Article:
Advice & Comments
25 Feb 2022
With Russia’s invasion of Ukraine yesterday (24 February 2022), investors are understandably feeling uneasy. Not surprisingly, the Ukraine invasion roiled Asian and European markets yesterday, layering additional losses on top of a tough start to 2022. Numerous equity market indices are now in correction territory—meaning a drop of 10% since highs reached in late 2021.
In recent weeks, the potential threat of Russia invading Ukraine has been widely documented in the media. Reports of an increasing number of troops amassing on the Ukrainian border made headlines, with U.S. President Biden stating that he believes, after receiving information from U.S. intelligence, that Vladimir Putin was planning an attack on Ukraine. Despite this, President Putin’s intentions remained unclear, with “mixed signals” from the Kremlin.
The turning point
On Tuesday, Russian President Putin surprised the world, by making an about turn on diplomatic negotiations and signed a Russian presidential decree, recognising the independence of two separatist regions in eastern Ukraine –severely ratcheting up tensions with the West amid fears of a Russian invasion. At the time, he denied any planned attack on its neighbour, but threatened unspecified “military-technical” action unless it receives sweeping security guarantees, including a promise that Ukraine will never join NATO. Over the past 24 hours, things have escalated significantly, with reports of Russian troops conducting “military drills” in Ukraine and reports of bombings in Ukraine. Moscow has confirmed that it is targeting military facilities in the Ukraine.
What is the conflict about?
President Putin has frequently accused Ukraine of being taken over by extremists, ever since its pro-Russian president, Viktor Yanukovych, was ousted in 2014 after months of protests against his rule. Russia then retaliated by seizing the southern region of Crimea and triggering a rebellion in the east, backing separatists. Russia has long resisted Ukraine's move towards the European Union and the West's defensive military alliance NATO. President Putin is unhappy about North Atlantic Treaty Organisation (NATO) forces encroaching on Russia’s western border, with Ukraine applying to become a NATO member and Ukraine representing the last major buffer between NATO members and Russia.
What comes next
Information remains fluid with volatility likely to persist in the coming days. The G7 and European leaders met on Thursday morning, mapping out more severe measures against Russia including punitive sanctions against Russia as a first move. Germany has also placed a freeze on issuing the Nord Stream 2 pipeline with an operating licence. The Nord Stream 2 is a 1,200km pipeline under the Baltic Sea, which will deliver gas from Russia to Germany. Understandably, oil surged above $105 a barrel for the first time since 2014 and natural gas prices in Europe jumped as much as 41%. In the context of investor portfolios, these decisions will need to be assessed against economic growth forecasts, global inflation, and central bank interest rate expectations. Supply-demand dynamics in commodity markets is also of equal importance.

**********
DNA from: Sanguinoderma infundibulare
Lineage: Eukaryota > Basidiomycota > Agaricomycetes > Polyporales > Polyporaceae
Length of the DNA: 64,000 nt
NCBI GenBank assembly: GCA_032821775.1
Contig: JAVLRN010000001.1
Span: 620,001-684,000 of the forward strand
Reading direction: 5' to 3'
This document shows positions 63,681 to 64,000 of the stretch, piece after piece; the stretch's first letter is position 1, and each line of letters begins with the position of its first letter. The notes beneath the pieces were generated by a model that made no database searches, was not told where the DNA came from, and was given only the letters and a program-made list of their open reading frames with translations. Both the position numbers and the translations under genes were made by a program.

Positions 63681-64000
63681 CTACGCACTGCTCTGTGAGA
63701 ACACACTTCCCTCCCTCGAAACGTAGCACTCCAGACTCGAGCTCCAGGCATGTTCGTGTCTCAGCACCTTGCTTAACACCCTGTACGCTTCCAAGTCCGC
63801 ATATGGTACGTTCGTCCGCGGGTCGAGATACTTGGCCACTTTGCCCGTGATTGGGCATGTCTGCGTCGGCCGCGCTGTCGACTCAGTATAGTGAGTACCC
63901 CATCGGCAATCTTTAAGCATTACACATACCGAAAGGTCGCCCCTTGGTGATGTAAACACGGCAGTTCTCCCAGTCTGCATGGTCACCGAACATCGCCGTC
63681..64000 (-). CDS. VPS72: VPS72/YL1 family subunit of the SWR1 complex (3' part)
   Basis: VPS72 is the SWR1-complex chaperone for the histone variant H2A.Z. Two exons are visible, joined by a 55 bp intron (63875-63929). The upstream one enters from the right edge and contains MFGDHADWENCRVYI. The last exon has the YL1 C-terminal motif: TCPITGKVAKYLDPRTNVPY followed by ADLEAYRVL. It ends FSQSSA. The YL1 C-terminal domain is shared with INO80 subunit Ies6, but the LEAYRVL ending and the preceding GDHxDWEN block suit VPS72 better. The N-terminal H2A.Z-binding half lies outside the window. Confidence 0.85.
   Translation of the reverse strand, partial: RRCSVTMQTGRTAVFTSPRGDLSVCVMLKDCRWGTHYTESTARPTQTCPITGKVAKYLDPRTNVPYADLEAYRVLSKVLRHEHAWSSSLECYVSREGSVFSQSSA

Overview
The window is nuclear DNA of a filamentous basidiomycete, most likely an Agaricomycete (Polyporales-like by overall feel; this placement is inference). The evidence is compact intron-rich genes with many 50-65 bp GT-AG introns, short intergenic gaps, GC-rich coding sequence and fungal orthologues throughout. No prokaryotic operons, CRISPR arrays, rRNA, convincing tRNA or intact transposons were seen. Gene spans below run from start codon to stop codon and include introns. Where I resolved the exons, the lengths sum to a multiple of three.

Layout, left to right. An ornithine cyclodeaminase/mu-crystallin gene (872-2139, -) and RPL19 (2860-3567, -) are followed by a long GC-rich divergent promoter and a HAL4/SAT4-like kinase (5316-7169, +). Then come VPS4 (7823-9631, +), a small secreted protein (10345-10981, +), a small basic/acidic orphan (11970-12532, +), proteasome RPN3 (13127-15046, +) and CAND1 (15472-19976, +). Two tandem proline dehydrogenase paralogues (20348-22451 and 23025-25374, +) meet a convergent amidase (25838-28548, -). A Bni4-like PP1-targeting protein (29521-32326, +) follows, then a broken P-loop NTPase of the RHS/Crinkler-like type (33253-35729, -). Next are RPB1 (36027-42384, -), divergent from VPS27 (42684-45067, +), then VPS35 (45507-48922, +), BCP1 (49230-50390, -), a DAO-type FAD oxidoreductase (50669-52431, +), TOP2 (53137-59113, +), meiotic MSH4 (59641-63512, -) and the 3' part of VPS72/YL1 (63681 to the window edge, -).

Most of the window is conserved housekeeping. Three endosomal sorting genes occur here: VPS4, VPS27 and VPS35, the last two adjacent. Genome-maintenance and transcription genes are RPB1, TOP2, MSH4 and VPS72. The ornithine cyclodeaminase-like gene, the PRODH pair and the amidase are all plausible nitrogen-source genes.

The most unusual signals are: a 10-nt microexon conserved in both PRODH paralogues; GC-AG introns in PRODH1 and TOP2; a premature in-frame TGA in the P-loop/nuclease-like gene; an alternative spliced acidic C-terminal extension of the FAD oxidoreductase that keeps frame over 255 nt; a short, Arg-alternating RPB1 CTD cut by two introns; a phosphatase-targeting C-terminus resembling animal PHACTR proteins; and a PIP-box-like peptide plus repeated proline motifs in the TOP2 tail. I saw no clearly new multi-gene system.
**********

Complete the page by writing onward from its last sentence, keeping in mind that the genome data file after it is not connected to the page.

Should investors panic
The market volatility that we are experiencing is never comfortable, we however strongly encourage our clients to remain calm and focused on their long-term investment goals. 2022 has got off to a tough start for most investors, with higher inflation expectations (higher interest rate hikes) and now amplified by Russian-Ukrainian geopolitical tensions. Whilst the actions of Russia are significant, and an exact parallel cannot be drawn with prior geopolitical events, history does give us some comfort that equity markets tend to favour a positive outcome (75% of events result in a positive return for the S&P 500 12 months later).
Similarly, whilst many equity markets are flirting with correction territory, this is not unfamiliar to markets with the S&P 500 experiencing a drawdown of 5-10% on average every 10 months. If there’s anything reassuring to consider, it’s that stocks still had double-digit gains over the subsequent years. Moreover, these kind of market declines are more commonplace than expected. The table below highlights calendar returns for the S&P 500 over the past 40 years including each year’s lowest intra-year loss.
Drawdowns are common, even in a bull market…
The below chart illustrates maximum intra-year drawdowns and actual calendar year returns (S&P 500)
What we are thinking
We take the responsibility of managing our client’s wealth very seriously. Whilst we always strive to achieve the best returns for our clients, we are ultimately managers of risk and take tremendous care in this aspect of our investment process. We anticipate that 2022 will continue to remain volatile, however we remain focused on investing in high quality investment managers, with proven long-term track records headed by experienced investment teams who have managed assets through various market events. In the short-term this may mean some increased volatility, however long-term, this has always proved to be a sensible investment approach. Equally trying to “time the market” as when to go out and back into investments has proved to be a statistically poor investment strategy. We are not rushed to make portfolio adjustments at this stage as we anticipate ongoing bouts of market swings and will look to make necessary strategic calls at opportune times. We are monitoring our exposure to asset classes, regions, sectors and styles and portfolio adjustments will be driven by these considerations. Rest assured that we are closely monitoring the fluid situation in Ukraine. Our thoughts and prayers are with the victims of this aggression. As always, we appreciate your support and value your trust in LNKD Investment Managers.